[0030] For this comparison scheme, data from two different sensors are read by the data processing module. The two data sets (one from a first sensor and a second from a second sensor) are correlated with one another to synchronize the readings. This is done so that the data readings are synchronized in their time indices.
Once synchronized, readings taken at approximately the same time index are matched with one another. Thus the result is that a data reading from sensor A taken at time tl is mated with a data reading from sensor B
taken at time tl. The mating step results in a set of pairs of data readings from two different sensors.

[0031] It should be noted that a preferable preliminary step to the correlation step is that of applying a low pass filter to both sets of data. Such a low pass filter would remove the low frequency components of the signals and would provide cleaner and easier to process signals.

[0032] As an example of the processing performed on the data streams received from the sensor modules, Figures 3-8 are provided to aid in the understanding of the process. Prior to any processing, data streams are first received from all of the sensors for a given fixed duration. For each sensor, the data stream for the given duration is saved by the data processing module. The resulting waveform for each sensor is then partitioned to determine discrete steps taken by the user. If the sensors are force/pressure sensors, this partitioning may be done by searching for peaks and valleys in the waveform. Each peak would denote a maximum force applied to the sensor and each valley would denote a minimum (if not absence) of force.
Each step can then be seen as two valleys with a peak in between, representing the user's foot in the air, the actual step, and then user lifting his/her foot again. Alternatively, depending on how the system is configured, each step might be seen as two peaks bookending a valley.

[0033] Referring to Fig 3, two raw data streams is shown at the bottom of the plot. After a low pass filter is applied to the signals, the smoother waveforms are shown at the top half of Fig. 3. From Fig. 3, one can see maxiumum force applied to the force pads for the two steps captured by the waveforms.

[0034] Once the discrete steps have been delineated in the data received from each of the sensors, each step for each sensor is then resampled to arrive at a predetermined number of data samples for each step.
For the resampling, each sample is for a predetermined time frame and at a predetermined point in time in the current step. As an example, if each step lasts approximately .1 sec and 100 samples per step are desired, then the first sample is taken at the first one thousandths of a second in the waveform and the second sample is taken at the second one thousandths of a second and so on and so forth. This method essentially synchronizes all the samples such that it would be simple to determine all samples (from all the sensor readings) taken at the first one thousandths of a second or all samples taken at the first fiftieth one thousandths of a second as the relevant samples would all be similarly time indexed.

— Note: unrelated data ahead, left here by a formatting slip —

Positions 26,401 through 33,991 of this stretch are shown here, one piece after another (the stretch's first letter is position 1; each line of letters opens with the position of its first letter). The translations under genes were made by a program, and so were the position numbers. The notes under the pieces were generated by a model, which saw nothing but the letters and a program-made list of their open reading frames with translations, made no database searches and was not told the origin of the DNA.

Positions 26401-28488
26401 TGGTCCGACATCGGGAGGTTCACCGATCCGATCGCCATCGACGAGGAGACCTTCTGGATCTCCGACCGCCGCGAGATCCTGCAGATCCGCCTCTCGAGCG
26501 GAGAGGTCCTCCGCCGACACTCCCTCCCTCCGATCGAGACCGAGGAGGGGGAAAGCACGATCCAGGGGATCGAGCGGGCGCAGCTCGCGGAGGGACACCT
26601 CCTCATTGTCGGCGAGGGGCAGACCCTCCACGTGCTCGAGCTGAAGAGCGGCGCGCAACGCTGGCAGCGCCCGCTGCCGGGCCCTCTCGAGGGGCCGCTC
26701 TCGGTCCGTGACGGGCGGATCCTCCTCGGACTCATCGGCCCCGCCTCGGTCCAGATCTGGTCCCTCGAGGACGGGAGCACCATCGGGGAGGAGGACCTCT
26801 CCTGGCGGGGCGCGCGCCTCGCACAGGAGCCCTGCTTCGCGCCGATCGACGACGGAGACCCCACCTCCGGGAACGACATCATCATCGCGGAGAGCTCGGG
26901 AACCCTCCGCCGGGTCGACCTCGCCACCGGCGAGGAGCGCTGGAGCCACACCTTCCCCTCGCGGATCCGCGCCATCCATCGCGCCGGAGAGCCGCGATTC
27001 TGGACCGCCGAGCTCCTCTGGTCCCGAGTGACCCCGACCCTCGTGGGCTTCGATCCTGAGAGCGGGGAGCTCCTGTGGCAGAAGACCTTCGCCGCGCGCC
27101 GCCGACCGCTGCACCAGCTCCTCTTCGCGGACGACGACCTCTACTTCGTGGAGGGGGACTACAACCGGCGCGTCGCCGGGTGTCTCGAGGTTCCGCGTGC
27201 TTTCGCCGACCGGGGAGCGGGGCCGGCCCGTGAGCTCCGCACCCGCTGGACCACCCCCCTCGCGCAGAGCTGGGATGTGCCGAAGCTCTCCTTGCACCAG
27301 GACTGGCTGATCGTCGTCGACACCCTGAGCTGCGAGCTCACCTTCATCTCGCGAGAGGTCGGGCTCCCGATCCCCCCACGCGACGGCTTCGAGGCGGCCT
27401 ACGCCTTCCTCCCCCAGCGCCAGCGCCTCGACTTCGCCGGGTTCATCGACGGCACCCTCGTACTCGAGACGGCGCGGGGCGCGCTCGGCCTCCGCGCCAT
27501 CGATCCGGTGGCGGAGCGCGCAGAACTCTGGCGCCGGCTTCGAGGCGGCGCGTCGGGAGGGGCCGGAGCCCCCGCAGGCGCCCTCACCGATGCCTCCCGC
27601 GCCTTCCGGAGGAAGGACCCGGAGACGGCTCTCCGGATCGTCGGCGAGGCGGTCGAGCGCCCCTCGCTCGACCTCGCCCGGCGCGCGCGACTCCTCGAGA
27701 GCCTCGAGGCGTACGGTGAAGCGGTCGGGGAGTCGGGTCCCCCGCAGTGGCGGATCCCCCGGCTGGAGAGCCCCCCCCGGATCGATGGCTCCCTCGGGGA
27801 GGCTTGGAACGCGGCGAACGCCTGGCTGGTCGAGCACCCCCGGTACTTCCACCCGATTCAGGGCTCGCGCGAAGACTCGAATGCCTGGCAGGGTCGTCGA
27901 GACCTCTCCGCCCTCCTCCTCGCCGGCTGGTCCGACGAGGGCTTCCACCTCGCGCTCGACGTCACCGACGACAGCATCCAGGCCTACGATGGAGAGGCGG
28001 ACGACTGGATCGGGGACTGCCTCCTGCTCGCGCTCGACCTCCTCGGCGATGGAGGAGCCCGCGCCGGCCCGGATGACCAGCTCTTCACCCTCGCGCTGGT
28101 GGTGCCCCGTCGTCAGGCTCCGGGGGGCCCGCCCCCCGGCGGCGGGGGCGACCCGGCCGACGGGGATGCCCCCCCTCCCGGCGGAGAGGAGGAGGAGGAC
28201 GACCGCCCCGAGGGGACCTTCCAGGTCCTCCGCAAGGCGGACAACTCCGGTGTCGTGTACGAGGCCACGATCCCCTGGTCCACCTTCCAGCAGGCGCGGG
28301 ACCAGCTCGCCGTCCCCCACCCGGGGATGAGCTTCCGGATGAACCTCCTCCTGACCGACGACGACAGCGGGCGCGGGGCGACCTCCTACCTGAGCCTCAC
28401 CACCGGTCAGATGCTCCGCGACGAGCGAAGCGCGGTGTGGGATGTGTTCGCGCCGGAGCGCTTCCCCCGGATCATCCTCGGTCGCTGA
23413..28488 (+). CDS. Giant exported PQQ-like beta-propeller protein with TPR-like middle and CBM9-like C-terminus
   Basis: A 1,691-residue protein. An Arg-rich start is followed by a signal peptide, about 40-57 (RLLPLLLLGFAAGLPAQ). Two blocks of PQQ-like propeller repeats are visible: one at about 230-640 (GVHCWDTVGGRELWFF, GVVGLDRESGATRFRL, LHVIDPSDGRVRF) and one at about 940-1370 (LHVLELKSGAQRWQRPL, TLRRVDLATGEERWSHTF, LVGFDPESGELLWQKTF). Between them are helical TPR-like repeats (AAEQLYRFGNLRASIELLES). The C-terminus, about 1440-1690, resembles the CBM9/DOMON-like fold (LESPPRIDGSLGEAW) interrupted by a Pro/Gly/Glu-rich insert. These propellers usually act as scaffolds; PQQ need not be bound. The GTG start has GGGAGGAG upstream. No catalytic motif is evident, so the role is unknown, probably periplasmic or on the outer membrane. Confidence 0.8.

[0035] Once the different data waveforms from the different sensors have been synchronized, any two of the sensors and the data they produced can be selected for comparison with the signature data noted above and which is stored in the data storage module. Depending on the configuration of the system, the signature data stored in the data storage module may take numerous forms. In one example, multiple data sets/pairs (either filtered or as raw data) from the authenticated user may be stored so that a signature loop may be derived from the signature data whenever the characteristics of that signature loop are required. For this example, all the data pairs from all sensors would be stored so that any two sensors may be selected. Alternatively, the specific characteristics of the signature loop may be stored as the signature data if one wanted to dispense with determining the signature loop every time a comparison needs to he made. As another alternative, only the data relating to the average signature loop derived from the authenticated user may be stored as signature data. Of course, if multiple sensors are to be used, then most possible average signature loops from the authenticated user data would be stored. In one other alternative, all the raw data (either filtered or not) from the authenticated user's steps may be stored as signature data. Such a configuration would allow for the greatest amount of flexibility as the system could randomly select any two of the sensors to be used and the signature data from the authenticated user would be available for those two sensors. As noted above, this configuration would require that the signature loop be calculated every time a comparison is required. The signature data may, if desired, be stored in encrypted format.

[0036] Once two of the sensors are selected from the sensors available in the sensor module (in this example the sensor module has 8 sensors, one for each of the eight zones illustrated in Fig 2B), the resampled data for those two sensors are then mated with one another.
This means that each time indexed sampling will have two points of data, one for the first sensor and another for the other sensor. These pairs of sensor readings can thus be used to a characteristic loop.